Toronto Blue Jays Position Battle: Travis Snider vs. Eric Thames UPDATED
Ronald Martinez/Getty Images
Travis Snider is one of baseball’s great mysteries.
A former first-round pick (14th overall in 2006), Snider has put up terrific hitting numbers in the minor leagues, averaging .306/.379/.522 overall. The major leagues have been a different story however, with .248/.307/.423 rates and 236 strikeouts in 799 at-bats.
There have been some physical problems mixed in, including a wrist injury, but the southpaw slugger has simply failed to control the strike zone against right-handers (.257/.318/.449 with 173 strikeouts in 643 at-bats) and has simply vanished against same-side pitching (.212/.260/.314).
Snider is also a subpar defensive player.
Overall, he has been one of those players whose failure to develop has kept the Jays from getting off of the 80-something-win treadmill they have been on for years.
When the wrist put him out in August, Eric Thames took his place in left field. A career .308/.385/.535 hitter in 242 minor league games, including a terrific .352/.423/.610 at Triple-A (53 games).
Thames hit .280/.317/.507 in 56 games before falling off a cliff in September. Ironically, he presented some of the same problems as Thames: he struck out 88 times in 362 at-bats. The strikeouts aren’t a problem in and of themselves (remember, a strikeout is just another out), but when a player strikes out too often as a percentage of his times at the plate, it is difficult to achieve consistency.
Like Snider, the left-handed hitting Thames struggled against left-handed pitching, hitting .279/.334/.475 against right-handers, but only .209/.242/.395 against lefties, albeit in a small sample. He also will not make anyone forget Tris Speaker, Curt Flood or a young Andruw Jones.
Spring training statistics are almost valueless given the small sample size, mix of major- and minor-league pitchers and fielders and wind-blown park environments, but baseball people take them seriously when sorting out position battles, so we have to as well, at insofar as tracking the competition.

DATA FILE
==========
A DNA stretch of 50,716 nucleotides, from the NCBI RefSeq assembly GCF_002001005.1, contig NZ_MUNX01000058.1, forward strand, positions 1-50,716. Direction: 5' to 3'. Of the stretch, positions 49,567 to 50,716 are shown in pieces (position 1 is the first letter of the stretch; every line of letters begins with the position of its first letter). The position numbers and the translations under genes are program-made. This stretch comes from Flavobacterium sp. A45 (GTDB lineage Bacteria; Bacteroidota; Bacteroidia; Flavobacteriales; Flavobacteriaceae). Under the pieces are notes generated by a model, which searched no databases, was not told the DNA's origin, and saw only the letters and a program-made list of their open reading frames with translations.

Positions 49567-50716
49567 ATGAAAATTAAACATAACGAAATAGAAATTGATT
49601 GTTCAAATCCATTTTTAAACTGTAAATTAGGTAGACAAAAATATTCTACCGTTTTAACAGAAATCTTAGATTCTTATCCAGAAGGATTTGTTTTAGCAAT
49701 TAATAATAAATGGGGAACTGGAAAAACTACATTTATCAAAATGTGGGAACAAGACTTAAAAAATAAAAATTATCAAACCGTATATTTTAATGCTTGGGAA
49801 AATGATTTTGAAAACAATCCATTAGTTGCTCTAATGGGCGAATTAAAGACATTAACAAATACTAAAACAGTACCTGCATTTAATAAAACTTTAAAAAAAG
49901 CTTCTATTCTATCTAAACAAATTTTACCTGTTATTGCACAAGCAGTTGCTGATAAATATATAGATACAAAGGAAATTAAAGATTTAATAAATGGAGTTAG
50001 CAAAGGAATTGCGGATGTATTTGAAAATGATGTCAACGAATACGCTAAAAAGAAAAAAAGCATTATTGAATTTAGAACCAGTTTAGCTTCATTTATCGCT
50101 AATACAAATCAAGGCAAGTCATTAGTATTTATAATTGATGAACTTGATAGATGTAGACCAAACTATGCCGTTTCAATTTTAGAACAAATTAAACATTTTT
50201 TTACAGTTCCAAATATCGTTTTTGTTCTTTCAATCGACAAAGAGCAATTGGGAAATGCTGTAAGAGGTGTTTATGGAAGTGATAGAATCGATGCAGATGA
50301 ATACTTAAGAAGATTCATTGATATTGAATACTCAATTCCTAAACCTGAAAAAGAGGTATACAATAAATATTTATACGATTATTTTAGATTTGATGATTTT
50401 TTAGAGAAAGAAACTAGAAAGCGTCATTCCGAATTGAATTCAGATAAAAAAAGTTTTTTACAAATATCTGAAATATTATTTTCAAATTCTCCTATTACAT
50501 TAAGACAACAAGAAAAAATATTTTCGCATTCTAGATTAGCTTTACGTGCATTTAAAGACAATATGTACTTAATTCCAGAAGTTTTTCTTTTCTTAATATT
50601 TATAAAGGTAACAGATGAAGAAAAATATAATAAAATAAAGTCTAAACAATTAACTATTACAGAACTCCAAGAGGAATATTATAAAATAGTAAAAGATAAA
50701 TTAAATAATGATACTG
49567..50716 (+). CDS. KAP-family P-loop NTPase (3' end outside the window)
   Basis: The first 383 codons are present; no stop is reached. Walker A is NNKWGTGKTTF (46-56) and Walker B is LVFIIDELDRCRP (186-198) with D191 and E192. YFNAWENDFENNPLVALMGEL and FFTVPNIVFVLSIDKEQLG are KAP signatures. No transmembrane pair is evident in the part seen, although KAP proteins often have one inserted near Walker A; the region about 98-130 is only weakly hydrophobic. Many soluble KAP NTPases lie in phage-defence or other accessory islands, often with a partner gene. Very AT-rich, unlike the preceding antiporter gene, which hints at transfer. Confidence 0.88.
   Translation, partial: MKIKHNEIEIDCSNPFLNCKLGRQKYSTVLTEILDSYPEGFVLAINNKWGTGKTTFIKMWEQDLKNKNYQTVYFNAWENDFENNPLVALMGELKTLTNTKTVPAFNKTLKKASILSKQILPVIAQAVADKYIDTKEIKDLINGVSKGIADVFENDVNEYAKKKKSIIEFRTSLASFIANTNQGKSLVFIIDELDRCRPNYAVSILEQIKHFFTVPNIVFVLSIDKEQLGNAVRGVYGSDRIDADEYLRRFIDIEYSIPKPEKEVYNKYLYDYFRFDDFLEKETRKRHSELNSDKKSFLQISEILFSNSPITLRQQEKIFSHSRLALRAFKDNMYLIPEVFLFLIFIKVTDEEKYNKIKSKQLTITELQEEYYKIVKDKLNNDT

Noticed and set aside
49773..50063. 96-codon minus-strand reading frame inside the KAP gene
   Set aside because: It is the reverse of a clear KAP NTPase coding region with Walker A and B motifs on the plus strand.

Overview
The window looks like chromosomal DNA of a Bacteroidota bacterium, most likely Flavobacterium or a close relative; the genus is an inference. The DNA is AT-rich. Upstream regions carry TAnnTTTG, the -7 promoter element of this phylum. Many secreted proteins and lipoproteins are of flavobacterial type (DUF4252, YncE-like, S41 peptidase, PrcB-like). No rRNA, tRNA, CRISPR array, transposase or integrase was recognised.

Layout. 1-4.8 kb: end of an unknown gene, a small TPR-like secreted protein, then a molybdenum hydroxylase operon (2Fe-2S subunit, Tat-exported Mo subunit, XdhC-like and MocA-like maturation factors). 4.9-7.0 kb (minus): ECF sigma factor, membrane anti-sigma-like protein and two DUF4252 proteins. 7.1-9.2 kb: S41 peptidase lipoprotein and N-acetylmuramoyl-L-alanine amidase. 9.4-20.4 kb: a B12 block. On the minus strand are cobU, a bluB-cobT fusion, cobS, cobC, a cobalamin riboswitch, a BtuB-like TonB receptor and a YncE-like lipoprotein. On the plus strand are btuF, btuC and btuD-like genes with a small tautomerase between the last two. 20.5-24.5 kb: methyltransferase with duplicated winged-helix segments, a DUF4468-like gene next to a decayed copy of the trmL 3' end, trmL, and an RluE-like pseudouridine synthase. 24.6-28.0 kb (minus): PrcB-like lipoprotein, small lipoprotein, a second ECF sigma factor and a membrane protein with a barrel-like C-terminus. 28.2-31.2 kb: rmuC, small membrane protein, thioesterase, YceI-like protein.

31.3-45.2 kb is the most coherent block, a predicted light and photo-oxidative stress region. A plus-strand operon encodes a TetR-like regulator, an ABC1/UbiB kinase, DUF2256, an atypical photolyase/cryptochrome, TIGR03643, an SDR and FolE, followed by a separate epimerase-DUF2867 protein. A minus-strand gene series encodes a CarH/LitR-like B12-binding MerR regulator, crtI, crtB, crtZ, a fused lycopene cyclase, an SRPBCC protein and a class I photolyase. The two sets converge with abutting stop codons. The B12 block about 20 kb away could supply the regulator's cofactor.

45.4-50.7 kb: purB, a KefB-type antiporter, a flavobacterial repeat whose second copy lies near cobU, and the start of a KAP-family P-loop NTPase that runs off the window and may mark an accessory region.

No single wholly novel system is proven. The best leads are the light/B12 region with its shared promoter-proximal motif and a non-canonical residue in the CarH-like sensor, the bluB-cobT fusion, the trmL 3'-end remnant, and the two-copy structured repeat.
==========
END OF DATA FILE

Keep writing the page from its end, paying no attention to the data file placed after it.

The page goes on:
In this case, Thames and Snider have kept things tight, with an edge for the latter. Thames has hit .324 with one home run, Snider .325 with four home runs. This would seem to match their regular-season power potential—Snider has the greater power potential, if only he could just put the ball in play.
Jays manager John Farrell has not given any indication of a preference to date, but given Snider’s numerous trials and failures, he seems like a better change-of-scene candidate than option for one more chance.
That said, there are only so many positions open for a cube-shaped designated hitter, so despite Snider’s still-great potential—he’s still only 24, and more than a year younger than Thames—his trade value may only be so great. The choice is between a player who has a low ceiling, but is close to reaching it (Thames) versus the what-could-be of Snider.
Given that the Jays are unlikely to go anywhere this year, Snider might be the better choice in terms of gambling on the high side, but you could understand it if the Jays just didn’t want to go there again.
UPDATE: The Jays made their choice on Sunday, sending Snider to minor league camp where he will continue to rake in the hot desert sun. As discussed above, Thames isn't anything like an impact player, has some of the same weaknesses as Snider, and slumped badly at the end of the season, perhaps a sign that major-league pitchers had figured him out. This may be a decision that the Jays will need to undo sooner than later.
At 24, Snider still retains potential, but unless he can cut down on a strikeout rate of around 30 percent (which works out to approximately 180 whiffs in 600 at-bats), consistency will elude him. His Triple-A K-rate is only 22 percent. Those Triple-A hurlers are in the minors for a reason, but they aren't so clueless or weak as to be unable to exploit a weakness that major-league scouts have seen. It seems more likely that Snider, for whatever reason, has been unable to make necessary adjustments in the majors. The ability is there, but he's losing the mind game. He might be nothing more than a platoon DH at best, but he could be a good one. He just needs to stop chasing--the percentage of out-of-zone pitches he swung at would have ranked in the bottom of the AL worst-ten had he qualified--and show the same understanding of the zone he has shown in Las Vegas.
What is the duplicate article?
Why is this article offensive?
Where is this article plagiarized from?
Why is this article poorly edited?